Speaking of angles, what was with the title of this program, and why do programs need these titles anyway? "Musical Landscapes," Harrigan had entitled it. In one sense, every piece of music has or is a musical landscape, one supposes, but when the opening piece is "Banks of Green Willow," the brain looks for something a little more concrete to complete the thought, only to be frustrated. Beethoven's triple concerto is a fine enough piece, but it distinctly lacks anything "landscapey" -- even by Beethoven standards. And the title becomes even more odd when the final piece on the program is Edgar Elgar's "Enigma Variations," which are musical portraits, not musical landscapes. Just saying.

Lest the reader think otherwise when reading my above comments, the Butterworth and the Beethoven were both quite enjoyable. I had never heard the Butterworth performed live before, and I don't remember having heard the triple concerto at all before, even in a recording or broadcast. Hearing a piece for the first time is always an adventure, and hearing it performed live is an adventure all its own, even when the performances are not perfect. And while on the subject of first hearings, this was the first time "Green Willow" has been performed by the BSO, while the Beethoven had been done by the BSO in the mid-90's with the Guild Trio providing the solo work. The Elgar also was having its BSO debut tonight, which is surprising given its prominent place in the repertoire.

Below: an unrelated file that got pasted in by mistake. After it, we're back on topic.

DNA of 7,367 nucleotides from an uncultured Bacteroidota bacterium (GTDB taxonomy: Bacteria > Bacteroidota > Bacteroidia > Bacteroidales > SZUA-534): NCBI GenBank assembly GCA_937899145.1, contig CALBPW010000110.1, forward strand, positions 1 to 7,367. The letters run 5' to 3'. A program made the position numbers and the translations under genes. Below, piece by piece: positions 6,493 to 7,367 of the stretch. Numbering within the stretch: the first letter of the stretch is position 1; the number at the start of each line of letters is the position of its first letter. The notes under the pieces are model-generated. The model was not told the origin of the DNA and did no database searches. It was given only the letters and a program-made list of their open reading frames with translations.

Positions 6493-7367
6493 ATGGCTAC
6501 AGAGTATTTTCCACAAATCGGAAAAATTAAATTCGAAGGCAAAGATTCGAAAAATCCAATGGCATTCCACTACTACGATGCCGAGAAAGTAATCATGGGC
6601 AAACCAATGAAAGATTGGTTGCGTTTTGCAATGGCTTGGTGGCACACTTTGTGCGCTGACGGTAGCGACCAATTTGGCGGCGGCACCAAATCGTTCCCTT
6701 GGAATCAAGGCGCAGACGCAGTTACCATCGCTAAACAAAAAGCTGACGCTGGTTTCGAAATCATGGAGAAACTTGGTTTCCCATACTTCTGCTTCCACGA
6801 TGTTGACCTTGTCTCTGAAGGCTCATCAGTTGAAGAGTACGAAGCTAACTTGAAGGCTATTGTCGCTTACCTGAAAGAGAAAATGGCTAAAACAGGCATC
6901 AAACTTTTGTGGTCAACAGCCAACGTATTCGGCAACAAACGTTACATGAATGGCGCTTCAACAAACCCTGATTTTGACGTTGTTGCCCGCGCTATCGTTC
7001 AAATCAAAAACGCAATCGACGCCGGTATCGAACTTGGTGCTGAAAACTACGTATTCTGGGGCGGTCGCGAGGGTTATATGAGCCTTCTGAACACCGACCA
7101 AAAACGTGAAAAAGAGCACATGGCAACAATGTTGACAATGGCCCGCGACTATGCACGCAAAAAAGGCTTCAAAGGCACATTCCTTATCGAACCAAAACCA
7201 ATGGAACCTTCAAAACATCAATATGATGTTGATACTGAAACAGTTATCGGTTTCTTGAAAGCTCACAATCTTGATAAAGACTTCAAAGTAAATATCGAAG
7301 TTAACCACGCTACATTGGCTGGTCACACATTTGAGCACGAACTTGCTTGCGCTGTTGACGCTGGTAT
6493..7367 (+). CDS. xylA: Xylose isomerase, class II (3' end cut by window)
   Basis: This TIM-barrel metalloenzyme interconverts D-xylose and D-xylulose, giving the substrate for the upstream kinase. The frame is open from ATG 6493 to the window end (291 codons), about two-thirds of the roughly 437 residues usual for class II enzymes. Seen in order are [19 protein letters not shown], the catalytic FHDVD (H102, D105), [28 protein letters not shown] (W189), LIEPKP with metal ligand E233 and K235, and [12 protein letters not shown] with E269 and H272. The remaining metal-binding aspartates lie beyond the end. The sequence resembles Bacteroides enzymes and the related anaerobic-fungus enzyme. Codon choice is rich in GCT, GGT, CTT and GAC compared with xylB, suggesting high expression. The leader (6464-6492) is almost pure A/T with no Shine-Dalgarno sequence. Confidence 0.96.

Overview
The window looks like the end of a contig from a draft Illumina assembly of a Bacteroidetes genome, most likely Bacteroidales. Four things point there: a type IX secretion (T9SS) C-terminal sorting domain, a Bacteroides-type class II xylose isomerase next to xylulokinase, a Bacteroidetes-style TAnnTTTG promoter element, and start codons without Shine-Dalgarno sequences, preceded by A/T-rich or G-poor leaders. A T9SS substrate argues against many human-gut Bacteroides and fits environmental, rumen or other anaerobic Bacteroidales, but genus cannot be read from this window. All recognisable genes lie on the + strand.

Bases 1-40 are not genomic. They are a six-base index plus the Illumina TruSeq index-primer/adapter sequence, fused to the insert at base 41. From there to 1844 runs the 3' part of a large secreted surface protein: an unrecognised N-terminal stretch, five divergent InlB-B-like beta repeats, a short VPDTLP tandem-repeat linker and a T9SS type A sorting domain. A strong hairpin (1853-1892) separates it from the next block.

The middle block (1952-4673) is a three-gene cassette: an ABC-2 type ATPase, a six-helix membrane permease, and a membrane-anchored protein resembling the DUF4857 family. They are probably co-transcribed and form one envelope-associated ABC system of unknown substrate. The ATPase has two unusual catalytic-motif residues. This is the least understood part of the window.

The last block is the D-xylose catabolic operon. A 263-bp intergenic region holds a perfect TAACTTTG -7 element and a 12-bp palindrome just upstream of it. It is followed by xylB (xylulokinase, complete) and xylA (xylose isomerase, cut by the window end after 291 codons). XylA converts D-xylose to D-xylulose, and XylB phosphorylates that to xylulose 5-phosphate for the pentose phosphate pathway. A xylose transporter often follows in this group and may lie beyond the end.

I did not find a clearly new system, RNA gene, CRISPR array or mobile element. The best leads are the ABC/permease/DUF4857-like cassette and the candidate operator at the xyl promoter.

With the Enigma Variations, the joy of a first live listening was there in spades. I own a couple of recordings of the Variations, and listened to a marvelous live performance by the BBC Philharmonic on-line at the BBC Proms this past summer. It is a piece I thought I knew well, by a composer of whom I am particularly fond. And yet, in this performance by the BSO, it was a most fresh hearing of the piece. I noticed the theme in places I hadn't heard it before, the color and texture of the piece was just different, and it was more spatial somehow, which is often true with live performances, but not always.

It was clear that this was where Harrigan and the BSO had put their efforts in rehearsal. It was crisp and clean, Harrigan's conducting was less controlling and the entrances thus more natural and musical. In short, it was all I had hoped for and more when a snowstorm drove me back early to Billings from what was to be a weekend alone reading books and writing in front of the fire at the rural ancestral homestead. I took the impending storm as providential, since I was regretting missing this performance of the Elgar Variations. Part way through the first half of the concert, faith in Providence began to lag a bit, but by the end it was again a man of faith walking out the exit during the final, enthusiastic, and well-deserved ovation. Until, that is, passing through the lobby, he heard the odd sound of Harrigan reprising the final variation as an encore -- a musical practice (to my taste) analogous to being given a second helping of a dessert that had left one feeling just right at the end of a nice meal. The ending had been perfect. Sigh.

But to close the circle on this essay, some things really are difficult to ruin, and while a wave did crash against this fine performance of Elgar, at the end it stood firm in the mind as an evening to remember.